Publisher: Text Publishing
Date of publication: October 25th, 2018
Genre: Science Fiction, Fantasy
Where you can find Our Life in the Forest: Amazon
In the near future, a woman is writing in the depths of a forest. She’s cold. Her body is falling apart, as is the world around her. She’s lost the use of one eye; she’s down to one kidney, one lung. Before, in the city, she was a psychotherapist, treating patients who had suffered trauma, in particular, a man, “the clicker”. Every two weeks, she traveled out to the Rest Centre, to visit her “half”, Marie, her spitting image, who lay in an induced coma, her body parts available whenever the woman needed them.
As a form of resistance against the terror in the city, the woman flees, along with other fugitives and their halves. But life in the forest is disturbing too—the reanimated halves are behaving like uninhibited adolescents. And when she sees a shocking image of herself on video, are her worst fears confirmed?
Our Life in the Forest, written in her inimitable concise, vivid prose recalls Darrieusecq’s brilliant debut, Pig Tales. A dystopian tale in the vein of Never Let Me Go, this is a clever novel of chilling suspense that challenges our ideas about the future, about organ-trafficking, about identity, clones, and the place of the individual in a surveillance state.
When I first saw Our Life in the Forest, it was in a Read Now email from NetGalley. What attracted me to the book, before reading the blurb, was the cover. This is one of the more original covers that I have seen. I didn’t get why the human body parts were mixed in with trees and flowers. But, having read the book, I understand 100% now. When I read the blurb, I felt that this would be a book that I would enjoy.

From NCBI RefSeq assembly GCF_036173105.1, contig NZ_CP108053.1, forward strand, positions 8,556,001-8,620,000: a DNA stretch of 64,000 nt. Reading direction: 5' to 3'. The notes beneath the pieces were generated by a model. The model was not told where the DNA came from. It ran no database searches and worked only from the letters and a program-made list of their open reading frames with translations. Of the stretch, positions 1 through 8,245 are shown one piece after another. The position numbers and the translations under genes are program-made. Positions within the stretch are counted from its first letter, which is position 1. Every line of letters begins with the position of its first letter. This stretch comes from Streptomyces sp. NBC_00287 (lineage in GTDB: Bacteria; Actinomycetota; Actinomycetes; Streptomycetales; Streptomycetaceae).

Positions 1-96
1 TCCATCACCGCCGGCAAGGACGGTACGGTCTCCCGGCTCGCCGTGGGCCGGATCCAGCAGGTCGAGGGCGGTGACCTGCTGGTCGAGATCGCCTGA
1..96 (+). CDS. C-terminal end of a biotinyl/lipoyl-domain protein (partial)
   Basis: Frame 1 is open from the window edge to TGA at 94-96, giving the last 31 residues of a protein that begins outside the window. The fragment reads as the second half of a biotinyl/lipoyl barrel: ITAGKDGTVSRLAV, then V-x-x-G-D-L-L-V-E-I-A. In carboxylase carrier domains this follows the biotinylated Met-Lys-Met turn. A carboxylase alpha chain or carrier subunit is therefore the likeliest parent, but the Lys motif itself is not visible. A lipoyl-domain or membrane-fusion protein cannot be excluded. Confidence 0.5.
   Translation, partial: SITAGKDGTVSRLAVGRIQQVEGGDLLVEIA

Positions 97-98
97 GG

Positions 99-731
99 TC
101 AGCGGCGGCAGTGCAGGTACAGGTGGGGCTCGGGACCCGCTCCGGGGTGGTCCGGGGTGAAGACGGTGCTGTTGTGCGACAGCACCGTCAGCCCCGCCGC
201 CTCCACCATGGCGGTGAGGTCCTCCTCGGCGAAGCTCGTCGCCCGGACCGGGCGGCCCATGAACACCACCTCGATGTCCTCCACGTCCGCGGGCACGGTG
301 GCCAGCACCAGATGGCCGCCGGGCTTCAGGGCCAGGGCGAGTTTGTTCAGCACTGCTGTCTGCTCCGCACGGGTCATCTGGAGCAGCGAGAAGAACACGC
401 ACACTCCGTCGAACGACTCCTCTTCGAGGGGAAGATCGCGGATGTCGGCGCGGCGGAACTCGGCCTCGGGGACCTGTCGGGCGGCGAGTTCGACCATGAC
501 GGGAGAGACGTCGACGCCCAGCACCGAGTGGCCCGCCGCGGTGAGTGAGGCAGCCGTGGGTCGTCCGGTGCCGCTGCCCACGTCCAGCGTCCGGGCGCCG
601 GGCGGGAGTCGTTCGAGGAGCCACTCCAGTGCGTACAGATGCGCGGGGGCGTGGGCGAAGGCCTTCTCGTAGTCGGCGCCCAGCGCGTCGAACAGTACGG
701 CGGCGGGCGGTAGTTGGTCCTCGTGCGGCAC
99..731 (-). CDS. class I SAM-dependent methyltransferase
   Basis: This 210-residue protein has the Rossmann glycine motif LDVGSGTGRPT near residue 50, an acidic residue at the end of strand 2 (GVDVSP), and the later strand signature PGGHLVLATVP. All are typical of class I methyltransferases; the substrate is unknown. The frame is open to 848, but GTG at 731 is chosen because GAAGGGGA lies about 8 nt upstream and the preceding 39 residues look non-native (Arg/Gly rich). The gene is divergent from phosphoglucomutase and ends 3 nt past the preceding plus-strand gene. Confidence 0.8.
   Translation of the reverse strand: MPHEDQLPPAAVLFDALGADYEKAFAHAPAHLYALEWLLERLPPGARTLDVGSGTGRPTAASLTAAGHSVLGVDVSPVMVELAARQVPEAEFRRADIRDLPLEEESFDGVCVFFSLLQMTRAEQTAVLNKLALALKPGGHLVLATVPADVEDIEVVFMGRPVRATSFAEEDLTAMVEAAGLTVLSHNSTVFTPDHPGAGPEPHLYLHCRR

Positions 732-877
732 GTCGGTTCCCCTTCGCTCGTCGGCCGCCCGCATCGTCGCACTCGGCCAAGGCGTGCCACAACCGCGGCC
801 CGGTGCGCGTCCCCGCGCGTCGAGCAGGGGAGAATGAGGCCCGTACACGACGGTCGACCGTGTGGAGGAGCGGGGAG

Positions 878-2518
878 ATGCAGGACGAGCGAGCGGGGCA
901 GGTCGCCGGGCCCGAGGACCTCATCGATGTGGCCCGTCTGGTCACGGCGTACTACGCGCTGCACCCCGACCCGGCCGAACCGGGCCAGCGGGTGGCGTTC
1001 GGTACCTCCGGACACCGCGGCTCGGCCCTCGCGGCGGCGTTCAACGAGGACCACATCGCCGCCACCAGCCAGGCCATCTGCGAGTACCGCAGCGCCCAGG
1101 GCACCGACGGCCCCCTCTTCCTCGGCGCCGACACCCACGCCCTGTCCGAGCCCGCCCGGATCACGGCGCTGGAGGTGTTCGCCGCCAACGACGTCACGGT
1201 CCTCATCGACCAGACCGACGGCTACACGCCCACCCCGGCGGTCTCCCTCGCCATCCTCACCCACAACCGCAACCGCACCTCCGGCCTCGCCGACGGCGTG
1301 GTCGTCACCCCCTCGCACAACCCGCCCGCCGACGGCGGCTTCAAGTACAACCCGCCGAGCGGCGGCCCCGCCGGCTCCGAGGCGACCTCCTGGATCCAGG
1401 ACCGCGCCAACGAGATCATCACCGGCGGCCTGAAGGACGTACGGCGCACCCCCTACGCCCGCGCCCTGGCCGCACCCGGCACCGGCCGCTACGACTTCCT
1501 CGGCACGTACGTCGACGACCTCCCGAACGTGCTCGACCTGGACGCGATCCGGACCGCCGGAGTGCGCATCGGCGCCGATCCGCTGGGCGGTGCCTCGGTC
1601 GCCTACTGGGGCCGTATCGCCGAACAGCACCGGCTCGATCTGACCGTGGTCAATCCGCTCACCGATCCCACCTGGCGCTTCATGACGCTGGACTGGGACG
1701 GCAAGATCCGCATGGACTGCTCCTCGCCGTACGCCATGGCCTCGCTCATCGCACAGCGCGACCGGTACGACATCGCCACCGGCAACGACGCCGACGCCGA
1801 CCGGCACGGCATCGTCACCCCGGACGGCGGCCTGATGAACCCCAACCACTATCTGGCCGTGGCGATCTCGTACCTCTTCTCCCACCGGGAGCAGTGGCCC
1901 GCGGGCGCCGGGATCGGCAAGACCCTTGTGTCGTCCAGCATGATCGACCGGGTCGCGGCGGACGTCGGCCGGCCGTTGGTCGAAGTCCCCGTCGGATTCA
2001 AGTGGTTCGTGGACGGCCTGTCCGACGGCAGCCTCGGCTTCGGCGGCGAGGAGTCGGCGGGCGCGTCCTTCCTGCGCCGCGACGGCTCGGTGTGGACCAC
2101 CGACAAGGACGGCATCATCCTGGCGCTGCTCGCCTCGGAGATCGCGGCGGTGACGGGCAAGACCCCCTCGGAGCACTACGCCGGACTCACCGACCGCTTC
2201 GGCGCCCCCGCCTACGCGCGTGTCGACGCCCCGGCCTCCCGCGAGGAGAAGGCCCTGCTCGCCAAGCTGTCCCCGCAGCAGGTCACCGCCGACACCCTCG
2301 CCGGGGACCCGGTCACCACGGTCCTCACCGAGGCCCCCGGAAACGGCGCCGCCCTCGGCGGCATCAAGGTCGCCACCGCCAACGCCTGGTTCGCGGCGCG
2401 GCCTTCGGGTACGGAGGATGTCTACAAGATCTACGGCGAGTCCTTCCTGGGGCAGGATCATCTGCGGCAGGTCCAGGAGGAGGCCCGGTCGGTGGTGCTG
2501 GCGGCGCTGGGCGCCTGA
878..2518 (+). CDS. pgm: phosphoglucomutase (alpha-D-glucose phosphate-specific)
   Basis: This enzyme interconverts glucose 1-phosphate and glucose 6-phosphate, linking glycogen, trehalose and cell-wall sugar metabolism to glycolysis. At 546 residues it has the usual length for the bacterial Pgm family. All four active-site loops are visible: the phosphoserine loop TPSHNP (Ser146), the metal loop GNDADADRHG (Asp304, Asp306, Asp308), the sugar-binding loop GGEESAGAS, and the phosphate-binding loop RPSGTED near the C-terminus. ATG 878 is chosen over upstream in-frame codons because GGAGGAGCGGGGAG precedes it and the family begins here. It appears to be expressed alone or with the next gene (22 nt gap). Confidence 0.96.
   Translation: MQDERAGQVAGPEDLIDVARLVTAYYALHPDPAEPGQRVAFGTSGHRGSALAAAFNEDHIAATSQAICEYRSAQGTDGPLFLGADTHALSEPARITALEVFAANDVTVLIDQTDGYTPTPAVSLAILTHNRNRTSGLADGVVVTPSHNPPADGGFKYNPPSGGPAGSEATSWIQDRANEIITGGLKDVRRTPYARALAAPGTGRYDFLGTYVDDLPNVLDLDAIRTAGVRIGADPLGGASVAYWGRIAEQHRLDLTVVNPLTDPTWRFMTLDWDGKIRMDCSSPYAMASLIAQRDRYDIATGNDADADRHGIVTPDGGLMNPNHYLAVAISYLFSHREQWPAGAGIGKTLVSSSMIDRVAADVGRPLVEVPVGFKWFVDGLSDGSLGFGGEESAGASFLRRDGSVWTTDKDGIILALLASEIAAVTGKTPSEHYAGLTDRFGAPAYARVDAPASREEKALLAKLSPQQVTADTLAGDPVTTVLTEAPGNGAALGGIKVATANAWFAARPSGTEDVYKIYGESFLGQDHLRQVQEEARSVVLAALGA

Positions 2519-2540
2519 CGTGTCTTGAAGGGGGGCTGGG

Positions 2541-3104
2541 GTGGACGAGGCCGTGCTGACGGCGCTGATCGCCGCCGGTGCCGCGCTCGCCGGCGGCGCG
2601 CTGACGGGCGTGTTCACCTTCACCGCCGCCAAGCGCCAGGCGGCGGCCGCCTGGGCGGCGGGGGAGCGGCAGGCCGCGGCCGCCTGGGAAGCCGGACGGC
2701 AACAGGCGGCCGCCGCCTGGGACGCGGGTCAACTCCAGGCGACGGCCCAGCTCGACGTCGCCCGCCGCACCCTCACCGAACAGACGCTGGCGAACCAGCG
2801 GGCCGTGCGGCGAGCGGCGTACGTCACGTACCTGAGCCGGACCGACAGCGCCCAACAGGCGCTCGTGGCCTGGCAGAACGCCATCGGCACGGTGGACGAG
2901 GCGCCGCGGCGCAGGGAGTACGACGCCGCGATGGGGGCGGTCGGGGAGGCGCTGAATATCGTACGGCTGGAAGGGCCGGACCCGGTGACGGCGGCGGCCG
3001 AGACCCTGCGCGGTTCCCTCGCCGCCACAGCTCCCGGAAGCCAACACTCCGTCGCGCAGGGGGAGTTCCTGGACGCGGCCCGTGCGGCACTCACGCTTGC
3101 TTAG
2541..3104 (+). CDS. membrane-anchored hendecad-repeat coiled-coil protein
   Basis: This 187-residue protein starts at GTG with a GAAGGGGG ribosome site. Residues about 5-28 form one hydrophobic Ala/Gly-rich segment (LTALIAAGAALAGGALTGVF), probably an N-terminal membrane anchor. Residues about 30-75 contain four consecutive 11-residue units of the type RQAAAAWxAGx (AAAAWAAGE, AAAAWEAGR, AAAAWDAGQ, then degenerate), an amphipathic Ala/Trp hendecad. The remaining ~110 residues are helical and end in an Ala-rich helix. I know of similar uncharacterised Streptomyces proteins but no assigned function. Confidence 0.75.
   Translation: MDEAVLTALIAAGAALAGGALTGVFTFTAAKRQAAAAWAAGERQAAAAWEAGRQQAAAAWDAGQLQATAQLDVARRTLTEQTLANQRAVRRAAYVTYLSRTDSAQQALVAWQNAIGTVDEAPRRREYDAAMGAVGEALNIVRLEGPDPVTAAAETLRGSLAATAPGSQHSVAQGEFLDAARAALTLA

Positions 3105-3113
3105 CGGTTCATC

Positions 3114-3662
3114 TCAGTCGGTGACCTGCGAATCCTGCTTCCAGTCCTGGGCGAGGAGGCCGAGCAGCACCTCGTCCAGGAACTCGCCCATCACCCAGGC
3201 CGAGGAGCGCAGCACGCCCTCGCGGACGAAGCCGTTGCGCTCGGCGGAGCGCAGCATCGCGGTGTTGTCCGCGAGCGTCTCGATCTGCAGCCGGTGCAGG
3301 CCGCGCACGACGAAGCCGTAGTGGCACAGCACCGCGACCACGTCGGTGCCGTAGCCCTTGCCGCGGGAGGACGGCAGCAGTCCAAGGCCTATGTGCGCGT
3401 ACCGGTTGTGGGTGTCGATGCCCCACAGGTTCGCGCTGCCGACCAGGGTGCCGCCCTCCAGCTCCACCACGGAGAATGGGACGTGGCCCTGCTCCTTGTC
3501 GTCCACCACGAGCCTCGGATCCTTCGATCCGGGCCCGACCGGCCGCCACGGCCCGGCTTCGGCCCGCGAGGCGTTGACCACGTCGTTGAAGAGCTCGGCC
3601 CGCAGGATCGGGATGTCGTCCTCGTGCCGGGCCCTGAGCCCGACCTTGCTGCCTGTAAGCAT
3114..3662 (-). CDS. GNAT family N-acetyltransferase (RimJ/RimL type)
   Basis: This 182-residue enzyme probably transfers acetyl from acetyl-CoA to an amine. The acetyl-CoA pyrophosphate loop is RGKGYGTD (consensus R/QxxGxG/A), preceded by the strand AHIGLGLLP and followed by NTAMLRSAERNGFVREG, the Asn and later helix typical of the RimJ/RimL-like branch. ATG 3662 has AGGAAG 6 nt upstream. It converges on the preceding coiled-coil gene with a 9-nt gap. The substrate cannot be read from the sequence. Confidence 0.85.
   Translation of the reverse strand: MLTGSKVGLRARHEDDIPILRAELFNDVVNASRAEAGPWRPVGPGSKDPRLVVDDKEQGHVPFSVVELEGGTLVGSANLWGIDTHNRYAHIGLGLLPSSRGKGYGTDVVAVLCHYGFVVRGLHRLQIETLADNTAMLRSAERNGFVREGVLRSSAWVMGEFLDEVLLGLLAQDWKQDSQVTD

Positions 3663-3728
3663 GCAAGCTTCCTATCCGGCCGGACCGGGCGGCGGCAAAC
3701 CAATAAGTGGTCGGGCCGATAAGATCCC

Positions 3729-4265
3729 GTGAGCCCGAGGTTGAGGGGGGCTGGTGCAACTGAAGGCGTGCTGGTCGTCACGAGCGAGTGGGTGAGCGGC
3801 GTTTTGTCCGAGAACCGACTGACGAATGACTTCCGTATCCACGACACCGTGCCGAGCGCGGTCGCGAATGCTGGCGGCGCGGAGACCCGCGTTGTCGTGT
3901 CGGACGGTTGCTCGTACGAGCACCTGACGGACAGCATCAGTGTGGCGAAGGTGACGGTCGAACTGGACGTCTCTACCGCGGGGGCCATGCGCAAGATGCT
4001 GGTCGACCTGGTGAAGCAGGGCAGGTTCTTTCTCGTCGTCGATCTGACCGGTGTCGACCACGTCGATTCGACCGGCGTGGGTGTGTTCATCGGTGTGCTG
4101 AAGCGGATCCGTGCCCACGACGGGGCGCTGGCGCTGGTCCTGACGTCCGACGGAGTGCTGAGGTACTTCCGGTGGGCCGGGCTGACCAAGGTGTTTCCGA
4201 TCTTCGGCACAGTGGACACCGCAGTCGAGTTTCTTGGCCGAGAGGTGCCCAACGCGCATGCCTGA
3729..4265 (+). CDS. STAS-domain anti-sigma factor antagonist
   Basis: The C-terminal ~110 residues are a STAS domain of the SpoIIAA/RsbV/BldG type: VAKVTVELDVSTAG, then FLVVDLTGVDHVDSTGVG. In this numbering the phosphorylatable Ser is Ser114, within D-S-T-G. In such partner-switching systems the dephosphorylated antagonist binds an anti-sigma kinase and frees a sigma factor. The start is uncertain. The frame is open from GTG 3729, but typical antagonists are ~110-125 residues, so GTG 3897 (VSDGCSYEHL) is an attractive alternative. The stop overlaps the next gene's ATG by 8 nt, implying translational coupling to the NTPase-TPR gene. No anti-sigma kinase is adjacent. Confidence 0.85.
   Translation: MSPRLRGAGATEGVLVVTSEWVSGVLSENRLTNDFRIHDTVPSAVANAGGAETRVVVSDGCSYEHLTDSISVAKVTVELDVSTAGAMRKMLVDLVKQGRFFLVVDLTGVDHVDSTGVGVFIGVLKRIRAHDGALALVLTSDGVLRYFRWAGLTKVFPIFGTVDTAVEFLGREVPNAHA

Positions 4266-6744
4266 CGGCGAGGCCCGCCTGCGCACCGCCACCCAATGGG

I didn’t enjoy reading Our Life in the Forest. Which was a huge disappointment to me. There were no chapters, which was a huge thing for me. That led to me having issues following the plotline. Maybe I am old-fashioned but I need for a book to have chapters. I need those small breaks. Mainly to adjust to anything that was thrown at me during the last chapter.
I did like the storyline and thought it was original. Not a lot of books I can say that about. I liked how the author had Vivianne remembering her life before the forest. I got a good feel for her character and why she did what she did. Now, I didn’t like Vivianne. I thought she was selfish and self-centered. I do believe that the author wrote her that way on purpose. It made what was happening around her come more into focus.
I am not going to get into the ending. I will say that there is a huge twist in the book that I didn’t see coming. One that made me go “WTH” when I read it. I was not expecting what I read and it stuck with me after I finished the book.
What I liked about Our Life in the Forest:
A) The cover
B) The storyline
C) The ending
What I disliked about Our Life in the Forest:
A) No chapters in the book
B) I had an issue following the plotline
C) Vivianne. I didn’t like her
I gave Our Life in the Forest a 3-star review. This is a compelling dystopia. It is not an easy read for me. There were no chapters and I had issues following the plotline. The ending did save the book. It was a stunner.
I would give Our Life in the Forest an Adult rating. There is sex but it isn’t graphic. There is language. There is mild violence. I would recommend that no one under the age of 21 read this book.
I am on the fence if I would reread Our Life in the Forest. I am also on the fence if I would recommend this book to family and friends.
I would like to thank Text Publishing and NetGalley for allowing me to read and review Our Life in the Forest.
All opinions stated in this review of Our Life in the Forest are mine.
**I chose to leave this review after reading an advance reader copy**